This post is two parts. Firstly, I have been dabbling in illustration once again, and I’ve finished a portrait of one of the elvish councilors from Lockwood Tower. I really like how it came out, and I thought I’d upload it here on the blog since it’s been a while since my last piece of artwork.
Secondly, how about that title, eh? It’s a situation that all writers usually find themselves in, and it’s not fun. Killing your darlings – those pieces of your manuscript that are rewritten or otherwise rendered useless. There seems to be nothing else to do besides highlight the long passages and then hit delete.
It’s a scary and saddening thing to do as a writer. After all, didn’t you work your butt off in that chair for a few hours to produce all that narrative? How can you even consider just blasting it into oblivion after all the sweat, blood, and tears?
I came up with a solution for myself, and I hope it will be useful to you if you are also staring down a section of your novel that needs to be taken out.
Most of my own personal issues with deleting sections of writing from my manuscript stem from what I mentioned above. It’s hard to just throw away writing that at one time meant something to the progress of your story.
So, my solution is simple (though it took me a little bit of time to implement this process into my own writing routine). Create a folder called “Discarded Bits” in your writing project, and any time that you have a section of writing that needs to be deleted, create a new document and paste that passage into the discarded bits folder. This way, nothing gets truly deleted and you don’t have to think of taking out the writing as killing something for good.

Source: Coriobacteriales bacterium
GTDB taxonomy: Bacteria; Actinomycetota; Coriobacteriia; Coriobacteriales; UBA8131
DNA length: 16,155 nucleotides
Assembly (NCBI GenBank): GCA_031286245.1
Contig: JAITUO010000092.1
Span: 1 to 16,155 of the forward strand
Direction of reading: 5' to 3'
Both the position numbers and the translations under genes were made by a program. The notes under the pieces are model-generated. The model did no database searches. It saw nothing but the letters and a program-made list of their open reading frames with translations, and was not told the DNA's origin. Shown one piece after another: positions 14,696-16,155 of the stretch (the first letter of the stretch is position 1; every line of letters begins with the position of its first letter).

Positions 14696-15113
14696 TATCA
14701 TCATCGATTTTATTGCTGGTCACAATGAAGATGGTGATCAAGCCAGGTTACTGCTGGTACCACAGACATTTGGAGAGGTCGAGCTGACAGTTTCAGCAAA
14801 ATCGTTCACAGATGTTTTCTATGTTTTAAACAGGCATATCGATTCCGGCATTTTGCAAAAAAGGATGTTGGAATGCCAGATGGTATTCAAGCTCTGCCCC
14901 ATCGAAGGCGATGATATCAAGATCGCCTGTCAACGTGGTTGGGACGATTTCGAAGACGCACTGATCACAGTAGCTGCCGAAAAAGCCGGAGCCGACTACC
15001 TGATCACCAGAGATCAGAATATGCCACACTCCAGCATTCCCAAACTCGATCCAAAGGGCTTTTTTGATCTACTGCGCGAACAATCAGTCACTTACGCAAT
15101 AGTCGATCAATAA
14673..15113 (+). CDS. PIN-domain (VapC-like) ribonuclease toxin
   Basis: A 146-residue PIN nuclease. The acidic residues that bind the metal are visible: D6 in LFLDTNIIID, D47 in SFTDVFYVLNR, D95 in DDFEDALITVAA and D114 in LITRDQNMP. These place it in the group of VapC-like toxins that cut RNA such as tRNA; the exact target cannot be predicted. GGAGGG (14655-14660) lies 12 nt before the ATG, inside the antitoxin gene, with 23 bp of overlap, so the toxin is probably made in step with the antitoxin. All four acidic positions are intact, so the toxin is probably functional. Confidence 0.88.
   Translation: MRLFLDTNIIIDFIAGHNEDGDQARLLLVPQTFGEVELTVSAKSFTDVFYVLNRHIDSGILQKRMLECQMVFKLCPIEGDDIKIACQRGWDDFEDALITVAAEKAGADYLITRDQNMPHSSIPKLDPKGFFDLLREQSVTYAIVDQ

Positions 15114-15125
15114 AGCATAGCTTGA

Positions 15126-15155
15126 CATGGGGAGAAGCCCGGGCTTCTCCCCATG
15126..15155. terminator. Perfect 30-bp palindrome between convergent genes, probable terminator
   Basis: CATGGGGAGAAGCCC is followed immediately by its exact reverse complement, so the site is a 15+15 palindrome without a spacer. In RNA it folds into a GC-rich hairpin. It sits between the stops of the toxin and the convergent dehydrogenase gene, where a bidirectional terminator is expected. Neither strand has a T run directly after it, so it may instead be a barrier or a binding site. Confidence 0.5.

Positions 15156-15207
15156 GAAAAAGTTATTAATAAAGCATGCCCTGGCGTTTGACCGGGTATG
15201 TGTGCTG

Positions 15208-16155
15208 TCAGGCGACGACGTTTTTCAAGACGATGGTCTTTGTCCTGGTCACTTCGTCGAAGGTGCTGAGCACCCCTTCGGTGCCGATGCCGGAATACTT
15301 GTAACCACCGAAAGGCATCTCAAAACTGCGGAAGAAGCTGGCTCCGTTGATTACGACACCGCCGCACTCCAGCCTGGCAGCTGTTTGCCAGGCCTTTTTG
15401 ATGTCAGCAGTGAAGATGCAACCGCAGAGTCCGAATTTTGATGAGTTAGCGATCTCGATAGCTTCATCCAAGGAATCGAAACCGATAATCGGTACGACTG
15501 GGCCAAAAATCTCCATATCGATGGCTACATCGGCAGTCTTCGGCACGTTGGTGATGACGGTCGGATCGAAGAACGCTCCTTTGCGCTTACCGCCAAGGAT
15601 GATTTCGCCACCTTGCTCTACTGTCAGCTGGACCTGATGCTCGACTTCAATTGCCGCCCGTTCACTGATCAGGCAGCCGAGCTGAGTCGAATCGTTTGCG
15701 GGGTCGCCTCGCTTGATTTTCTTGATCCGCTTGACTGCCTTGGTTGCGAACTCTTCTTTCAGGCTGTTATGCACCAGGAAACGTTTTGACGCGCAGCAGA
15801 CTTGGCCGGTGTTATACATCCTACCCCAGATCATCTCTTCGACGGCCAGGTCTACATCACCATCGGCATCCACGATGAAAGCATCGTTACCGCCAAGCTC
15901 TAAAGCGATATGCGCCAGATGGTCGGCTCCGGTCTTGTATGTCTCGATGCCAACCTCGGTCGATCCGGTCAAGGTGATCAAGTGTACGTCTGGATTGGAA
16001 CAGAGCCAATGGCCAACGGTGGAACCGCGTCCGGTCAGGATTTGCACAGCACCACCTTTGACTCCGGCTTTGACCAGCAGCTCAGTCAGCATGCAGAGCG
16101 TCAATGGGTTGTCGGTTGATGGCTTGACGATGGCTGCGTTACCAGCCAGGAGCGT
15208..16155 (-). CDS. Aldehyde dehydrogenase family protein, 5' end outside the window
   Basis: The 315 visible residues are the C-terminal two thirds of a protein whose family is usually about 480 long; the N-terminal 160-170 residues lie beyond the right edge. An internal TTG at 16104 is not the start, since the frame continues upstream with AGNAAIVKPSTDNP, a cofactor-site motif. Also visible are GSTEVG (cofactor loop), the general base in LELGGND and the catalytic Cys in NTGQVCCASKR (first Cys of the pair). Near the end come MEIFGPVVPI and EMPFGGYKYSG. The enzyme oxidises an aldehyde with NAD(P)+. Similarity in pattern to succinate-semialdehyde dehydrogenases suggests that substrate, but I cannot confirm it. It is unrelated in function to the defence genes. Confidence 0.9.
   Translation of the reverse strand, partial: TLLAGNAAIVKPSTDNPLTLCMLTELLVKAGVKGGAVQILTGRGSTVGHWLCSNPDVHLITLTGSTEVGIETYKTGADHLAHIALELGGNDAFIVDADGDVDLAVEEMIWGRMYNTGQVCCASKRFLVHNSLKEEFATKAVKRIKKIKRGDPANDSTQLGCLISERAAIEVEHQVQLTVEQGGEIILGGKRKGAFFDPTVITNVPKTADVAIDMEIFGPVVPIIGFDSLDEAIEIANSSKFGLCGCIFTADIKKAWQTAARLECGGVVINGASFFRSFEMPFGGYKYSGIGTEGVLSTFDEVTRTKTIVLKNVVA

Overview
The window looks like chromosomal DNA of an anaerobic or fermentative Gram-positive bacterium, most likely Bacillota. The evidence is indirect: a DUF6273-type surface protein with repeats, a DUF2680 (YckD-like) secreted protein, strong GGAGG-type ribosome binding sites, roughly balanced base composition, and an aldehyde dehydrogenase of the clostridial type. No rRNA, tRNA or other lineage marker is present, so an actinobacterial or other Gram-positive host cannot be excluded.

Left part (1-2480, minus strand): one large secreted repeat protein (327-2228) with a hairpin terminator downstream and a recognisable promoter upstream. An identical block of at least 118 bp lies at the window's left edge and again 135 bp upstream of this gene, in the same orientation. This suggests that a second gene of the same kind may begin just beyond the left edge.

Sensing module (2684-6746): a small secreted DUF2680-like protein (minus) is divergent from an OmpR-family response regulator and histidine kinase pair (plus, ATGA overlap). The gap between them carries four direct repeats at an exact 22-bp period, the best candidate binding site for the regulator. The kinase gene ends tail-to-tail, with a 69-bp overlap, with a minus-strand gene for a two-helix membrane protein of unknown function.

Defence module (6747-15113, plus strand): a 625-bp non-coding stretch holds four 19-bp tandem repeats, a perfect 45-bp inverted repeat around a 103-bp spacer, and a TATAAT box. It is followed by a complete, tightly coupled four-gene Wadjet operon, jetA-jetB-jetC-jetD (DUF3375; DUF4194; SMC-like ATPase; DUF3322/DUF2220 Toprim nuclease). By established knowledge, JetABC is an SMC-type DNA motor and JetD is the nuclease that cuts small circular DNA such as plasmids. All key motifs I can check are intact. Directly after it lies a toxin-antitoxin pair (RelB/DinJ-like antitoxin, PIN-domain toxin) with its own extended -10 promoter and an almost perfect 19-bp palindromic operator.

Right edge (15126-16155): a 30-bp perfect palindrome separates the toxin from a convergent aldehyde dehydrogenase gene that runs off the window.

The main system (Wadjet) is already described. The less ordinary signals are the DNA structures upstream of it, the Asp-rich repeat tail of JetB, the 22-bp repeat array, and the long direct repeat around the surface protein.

This is helpful because you never know when something might come in handy. Deleting your writing is a dangerous act. I’ve gone back to some of these discarded bits when I realized later on that they would fit elsewhere in the story. In most cases, they remain in the discarded folder because I’ve rewritten the scene with all new elements or characters, but it’s good peace of mind to have them available for browsing as you work on your project.
Also, seeing the word count rise in the discarded folder is good for your development as a serious writer. How so? Well, the more you remove from your work in progress, the tighter it will be. Seeing my word count in the discard folder go from 100 words to nearly 5,000 currently means that I’m getting more ruthless in my plotting and drafting. If something doesn’t move the story forward or develop tension in a scene, it needs to go. No exceptions.
So, if you are like me and you hate throwing away your work, do yourself a favor and keep it in a separate folder for a later date. You’ll be glad you did, and your manuscript will thank you in the end!